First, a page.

Following up on the previous post about my newly ergonomic office, it's about time I shared all the details of my spiffy new chair. I've had it in heavy use for over a month now so I figure I can give a fair and unbiased opinion.
The short story: it's the Steelcase Leap Chair and it is made from pure awesomeness.
Before any of my colour-loving friends get too excited (you know who you are!) I should point out that this is a stock photo. Mine is of course not that garish orange colour. It's black. With black trim. On a black base.
Now, the obvious choice for a programmer's office chair would have been that eternal symbol of dot-com-era excess, the Herman-Miller Aeron. Based solely on the hype the Aeron has generated online, any self-respecting chair-hunting geek owes it to themselves to track one down and try it out. I managed to find some in-stock at Living Edge in Richmond, and having tried it out, fiddled with all the knobs and rolled it around the showroom floor, I have to say: Meh. I just don't get the hype. Sure, it's nicer than my old $60 chair from Officeworks, but at just shy of fifteen hundred bucks I was expecting a lot more.
Fortunately, the Internet is always happy to provide a backup plan, and there were two chairs that seemed to consistently pop up in discussions of Aeron alternatives: the Think Chair and the Leap Chair, both from Steelcase. Good reviews, attractive chairs, and around two-thirds the price of the Aeron – the only tricky part was tracking them down.
Steelcase don't do retail in Australia and you can't find their chairs in stores. They have a showroom tucked away in the middle of the Melbourne CBD, but it's clearly set up for winning over important corporate clients, with fancy frosted glass bottles of mineral water and exotic coffees from all over the world. Quite intimidating, really. I suspect my order was a little smaller than the ones they're used to handling, but luckily the sales staff were very helpful and happy to oblige.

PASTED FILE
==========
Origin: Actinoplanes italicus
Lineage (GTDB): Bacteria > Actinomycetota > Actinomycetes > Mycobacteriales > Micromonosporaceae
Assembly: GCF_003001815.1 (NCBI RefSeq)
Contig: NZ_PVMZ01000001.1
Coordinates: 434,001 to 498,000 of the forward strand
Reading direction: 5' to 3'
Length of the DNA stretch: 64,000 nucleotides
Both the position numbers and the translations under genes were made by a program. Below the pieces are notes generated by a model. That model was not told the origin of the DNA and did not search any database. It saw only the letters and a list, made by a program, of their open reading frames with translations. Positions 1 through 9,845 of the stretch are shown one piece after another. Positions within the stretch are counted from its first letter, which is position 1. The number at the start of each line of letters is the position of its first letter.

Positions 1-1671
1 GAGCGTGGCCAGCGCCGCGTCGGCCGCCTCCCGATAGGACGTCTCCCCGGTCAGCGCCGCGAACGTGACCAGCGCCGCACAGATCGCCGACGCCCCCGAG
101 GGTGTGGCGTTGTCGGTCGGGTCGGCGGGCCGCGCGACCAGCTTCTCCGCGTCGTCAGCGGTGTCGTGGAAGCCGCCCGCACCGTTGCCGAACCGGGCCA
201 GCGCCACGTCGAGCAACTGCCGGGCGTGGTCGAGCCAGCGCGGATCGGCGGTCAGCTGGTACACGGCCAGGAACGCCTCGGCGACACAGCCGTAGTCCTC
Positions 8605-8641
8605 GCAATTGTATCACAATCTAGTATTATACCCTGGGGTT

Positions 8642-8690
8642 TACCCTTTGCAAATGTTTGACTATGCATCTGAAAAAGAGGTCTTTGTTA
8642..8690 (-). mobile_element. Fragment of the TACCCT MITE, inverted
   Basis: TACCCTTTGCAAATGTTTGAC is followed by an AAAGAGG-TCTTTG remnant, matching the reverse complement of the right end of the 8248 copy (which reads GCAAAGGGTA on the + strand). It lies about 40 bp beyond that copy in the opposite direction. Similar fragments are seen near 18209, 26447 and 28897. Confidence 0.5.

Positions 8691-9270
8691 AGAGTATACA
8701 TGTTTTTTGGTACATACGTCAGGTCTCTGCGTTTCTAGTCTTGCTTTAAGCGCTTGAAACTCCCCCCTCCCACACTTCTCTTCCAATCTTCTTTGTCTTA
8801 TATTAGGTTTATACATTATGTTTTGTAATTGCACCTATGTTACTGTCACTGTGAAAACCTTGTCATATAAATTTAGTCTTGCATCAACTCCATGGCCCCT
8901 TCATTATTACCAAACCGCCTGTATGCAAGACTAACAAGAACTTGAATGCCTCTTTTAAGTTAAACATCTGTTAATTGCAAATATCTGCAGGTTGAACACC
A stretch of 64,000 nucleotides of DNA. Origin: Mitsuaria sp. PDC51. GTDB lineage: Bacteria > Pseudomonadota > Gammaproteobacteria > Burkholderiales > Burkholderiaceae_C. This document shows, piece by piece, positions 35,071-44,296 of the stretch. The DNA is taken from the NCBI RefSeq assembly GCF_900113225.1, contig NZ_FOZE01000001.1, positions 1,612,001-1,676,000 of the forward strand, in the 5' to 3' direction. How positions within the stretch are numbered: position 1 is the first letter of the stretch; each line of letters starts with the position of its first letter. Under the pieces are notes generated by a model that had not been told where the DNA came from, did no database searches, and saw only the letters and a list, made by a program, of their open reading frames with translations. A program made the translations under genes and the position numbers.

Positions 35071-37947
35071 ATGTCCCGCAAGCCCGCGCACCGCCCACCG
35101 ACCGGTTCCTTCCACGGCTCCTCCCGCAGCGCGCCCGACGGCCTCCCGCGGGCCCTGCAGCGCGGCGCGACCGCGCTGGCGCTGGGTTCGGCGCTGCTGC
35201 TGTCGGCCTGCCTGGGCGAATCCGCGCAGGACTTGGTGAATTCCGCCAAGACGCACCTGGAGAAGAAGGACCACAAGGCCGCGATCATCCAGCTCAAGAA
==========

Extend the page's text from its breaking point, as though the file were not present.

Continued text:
I actually went in intending to buy the Think Chair, as it was cheaper, newer, and had lots of sophisticated-sounding technology. But once the sales guy convinced me to try out the Leap, I immediately knew I'd be leaving with one. Yes, it really is that comfortable. At just short of a grand it's certainly not cheap, but so far it's been worth every cent – I'm just glad to have looked at the Aeron first, as it makes the Leap look like a real bargain in comparison.
So what's so great about this chair? My favourite feature might seem a little odd but I'm totally in love with it: adjustable arm rests. And I mean super-mega-adjustable – they can move sideways by 3cm, backwards by 8cm, and rotate inwards 45 degrees. Perfect for moving right in close to the desk for intense work sessions, then flicking them out of the way to lean back and relax. Speaking of leaning back, the reclining backrest on this chair is wonderful. Just look at that comfort!
The key advantage of this chair, as explained to me by the sales guy, is that it's not just designed to support you in the standard sitting position; it's designed to move and support you as you lean back, hunch forward, swivel around, and basically keep your body active and your muscles working. My experience certainly bears that out – I don't think I'm in the same position for more than five minutes at a time, but I always feel supported and always feel comfortable.
Downsides? Sure, but they're pretty minor. They chair is chunky so it dominates the room, and doesn't tuck neatly away under the desk. If you happen to touch the main support pole, you'll come away with a nice smear of grease on your fingers. The price tag isn't pretty, but I expect to recoup that in medical expenses before too long. So really, the biggest downside of this chair is the constant danger of my productive workday turning into this:
Fortunately you can lock the backrest in the upright position if you need a little help staying there.